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CEG8525 : Hydrosystems Processes and Data Analysis

  • Offered for Year: 2021/22
  • Module Leader(s): Dr Paul Quinn
  • Lecturer: Dr Claire Walsh, Dr Caspar Hewett, Mr Vassilis Glenis
  • Owning School: Engineering
  • Teaching Location: Newcastle City Campus
Semester 1 Credit Value: 20
ECTS Credits: 10.0


To inspire students and to demonstrate the exciting opportunities for engineers in the water resources engineering sector. To provide an understanding of hydrological processes and applications in water resources engineering. To place water resources engineering in the context of national and international civil engineering practice.

The module begins by demonstrating the relevance of water to civil engineering with examples of major national and international engineering projects concerned with water resources, flood management and hydrological systems. It introduces the use of modelling for quantification of the water cycle and then proceeds through a variety of hydrological and water resources engineering topics, including flood routing, reservoir design and control, flood and drought occurrence, unsteady flow, groundwater flows, water supply systems, urban drainage and river engineering. It concludes with an integrative overview. Wherever possible, theoretical development is supported by practical example and case studies.

Outline Of Syllabus

Lecture outline:

*Introduction. Water resources, hydrology, floods and river catchment systems in engineering and the context of a nation’s requirements; national and international case studies.

*Quantification of the water cycle through mathematical modelling; types of models.

*Hydrological flood routing: predicting the movement of flood waves along rivers.

*Reservoir flood routing and spillway design: ensuring that a dam does not fail by being overtopped.

*Flood and drought frequency: determining relative occurrence from available hydrological records.

*Reservoir design: calculating the size of a reservoir to ensure a reliable water supply in the future.

* Reservoir operation: derivation of operating rules to ensure that water is supplied with a specified long-term reliability.

*Unsteady flow: the relevant physics based equations; flood simulation and mapping.

*Groundwater flows: borehole equations and drawdown; designing a well to provide a sustainable water yield.

*Water supply systems: sources and networks; pipe size and pipe network design to deliver water from reservoirs and into urban systems.

*Urban drainage and storm sewer networks: designing drainage systems to minimize flood risk.

*River engineering: sediment transport and river morphology; river training; working with Nature to stabilize rivers and ensure the safety of populations and infrastructure in river corridors.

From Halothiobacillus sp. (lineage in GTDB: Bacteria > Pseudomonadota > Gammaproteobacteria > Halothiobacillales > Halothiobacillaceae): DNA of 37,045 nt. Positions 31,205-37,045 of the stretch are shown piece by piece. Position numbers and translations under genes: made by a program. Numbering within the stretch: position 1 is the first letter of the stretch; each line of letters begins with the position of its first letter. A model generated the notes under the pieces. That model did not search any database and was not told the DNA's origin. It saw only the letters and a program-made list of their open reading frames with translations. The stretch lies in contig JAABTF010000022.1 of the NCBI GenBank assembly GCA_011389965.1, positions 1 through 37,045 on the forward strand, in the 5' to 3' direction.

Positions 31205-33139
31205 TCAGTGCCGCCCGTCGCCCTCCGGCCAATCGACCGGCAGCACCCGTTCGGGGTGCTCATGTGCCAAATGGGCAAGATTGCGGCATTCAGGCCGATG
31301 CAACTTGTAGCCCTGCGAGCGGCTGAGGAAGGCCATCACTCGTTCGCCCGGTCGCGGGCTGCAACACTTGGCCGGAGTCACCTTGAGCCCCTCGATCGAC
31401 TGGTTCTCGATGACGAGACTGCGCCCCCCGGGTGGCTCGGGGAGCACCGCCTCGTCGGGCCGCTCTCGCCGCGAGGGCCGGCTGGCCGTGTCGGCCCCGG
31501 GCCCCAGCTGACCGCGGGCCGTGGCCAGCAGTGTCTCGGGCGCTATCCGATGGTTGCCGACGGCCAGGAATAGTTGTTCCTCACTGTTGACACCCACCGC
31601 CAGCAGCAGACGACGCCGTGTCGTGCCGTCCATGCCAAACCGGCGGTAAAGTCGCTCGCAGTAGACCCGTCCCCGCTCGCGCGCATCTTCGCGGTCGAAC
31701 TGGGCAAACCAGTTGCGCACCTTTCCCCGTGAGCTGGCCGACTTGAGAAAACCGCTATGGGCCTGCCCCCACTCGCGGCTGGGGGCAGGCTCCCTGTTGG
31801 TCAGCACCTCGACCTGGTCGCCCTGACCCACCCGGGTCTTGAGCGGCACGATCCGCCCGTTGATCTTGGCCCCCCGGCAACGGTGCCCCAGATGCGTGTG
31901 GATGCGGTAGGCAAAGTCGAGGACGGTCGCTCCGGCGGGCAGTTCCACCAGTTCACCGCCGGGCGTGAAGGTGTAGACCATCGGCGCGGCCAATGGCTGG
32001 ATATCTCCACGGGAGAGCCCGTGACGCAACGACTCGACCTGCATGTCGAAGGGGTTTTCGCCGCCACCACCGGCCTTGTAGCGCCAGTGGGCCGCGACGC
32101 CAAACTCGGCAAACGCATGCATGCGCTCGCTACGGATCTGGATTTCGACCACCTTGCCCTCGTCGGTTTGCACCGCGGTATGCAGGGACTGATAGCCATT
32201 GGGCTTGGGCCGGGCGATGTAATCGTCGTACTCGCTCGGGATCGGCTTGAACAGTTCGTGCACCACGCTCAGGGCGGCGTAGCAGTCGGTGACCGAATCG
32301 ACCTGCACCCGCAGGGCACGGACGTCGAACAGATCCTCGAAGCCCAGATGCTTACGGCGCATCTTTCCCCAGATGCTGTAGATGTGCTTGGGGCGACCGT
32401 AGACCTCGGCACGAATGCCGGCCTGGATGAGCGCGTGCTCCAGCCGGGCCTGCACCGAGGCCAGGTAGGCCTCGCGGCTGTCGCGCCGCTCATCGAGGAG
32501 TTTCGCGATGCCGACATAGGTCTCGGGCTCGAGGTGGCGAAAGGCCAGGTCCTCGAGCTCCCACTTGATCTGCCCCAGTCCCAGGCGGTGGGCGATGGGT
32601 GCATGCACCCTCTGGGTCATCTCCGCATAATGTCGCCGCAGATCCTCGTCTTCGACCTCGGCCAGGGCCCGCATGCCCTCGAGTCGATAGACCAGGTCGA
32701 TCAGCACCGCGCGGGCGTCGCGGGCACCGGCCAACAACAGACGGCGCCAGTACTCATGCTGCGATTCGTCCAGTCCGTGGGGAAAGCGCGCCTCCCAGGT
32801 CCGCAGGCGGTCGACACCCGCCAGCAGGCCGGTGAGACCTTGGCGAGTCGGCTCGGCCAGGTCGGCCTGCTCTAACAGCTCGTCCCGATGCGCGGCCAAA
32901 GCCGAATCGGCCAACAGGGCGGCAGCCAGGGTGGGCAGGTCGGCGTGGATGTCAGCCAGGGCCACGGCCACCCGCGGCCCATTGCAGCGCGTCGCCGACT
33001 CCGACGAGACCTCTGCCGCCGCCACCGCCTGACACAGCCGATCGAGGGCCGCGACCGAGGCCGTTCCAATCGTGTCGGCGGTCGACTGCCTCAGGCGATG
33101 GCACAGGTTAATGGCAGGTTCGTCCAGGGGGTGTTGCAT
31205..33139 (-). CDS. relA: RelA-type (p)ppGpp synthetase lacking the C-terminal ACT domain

*Integrative overview: integrated river basin management.

Teaching Methods

Teaching Activities
Category Activity Number Length Student Hours Comment
Scheduled Learning And Teaching ActivitiesLecture61:006:00Synchronous Online Lectures
Guided Independent StudyAssessment preparation and completion110:0010:00Coursework 1 report including a) Building a model in excel; b) Calibrating a model and c) Creating
Scheduled Learning And Teaching ActivitiesPractical23:006:00PIP Activity Rainfall Run Off simulator, Large Flume Experiment, Jointly with DSE,
Guided Independent StudyDirected research and reading166:0066:00Background reading and additional information
Guided Independent StudyIndependent study62:0012:00Asynchronous Timetabled Includes background reading and reading lecture notes for a full un
Jointly Taught With
Code Title
CEG8501Quantitative Methods for Engineering
Teaching Rationale And Relationship

The main rationale for the teaching methods employed on this module is to engage and give a solid grounding the student at the outset of their MSc programmes, and to place in context ALL of the subsequent modules.
Therefore, an appropriate mix of lectures, interactive workshops, experimental work using state of the art equipment and facilities. An in depth case study for Newcastle and the River Ouseburn, linking to The Urban Observatory, the National Green Infrastructure facility and the Novak Laboratory. Hands on workshops will acquire, distil and report on range of spatial and temporal data sets. Students will work in groups to aid the data synthesis and reporting process.These methods are appropriate because they provide the student with an integrated programme of theory (lectures) and practical hands-on application (workshops and experimental work
Alternatives will be offered to students unable to be present-in-person due to the prevailing C-19 circumstances.
Student’s should consult their individual timetable for up-to-date delivery information.

Assessment Methods

The format of resits will be determined by the Board of Examiners

Description Length Semester When Set Percentage Comment
Written Examination1201A50Exam
Other Assessment
Description Semester When Set Percentage Comment
Written exercise1M25Flow gauging and Ouseburn Metrics Report.
Written exercise1M25Ouseburn Catchment management plan.
Assessment Rationale And Relationship

The courseworks will assess the individual students understanding of fundamental theoretical concepts, the student’s individual understanding in depth of the course material and concepts, as well their report writing skills.

Reading Lists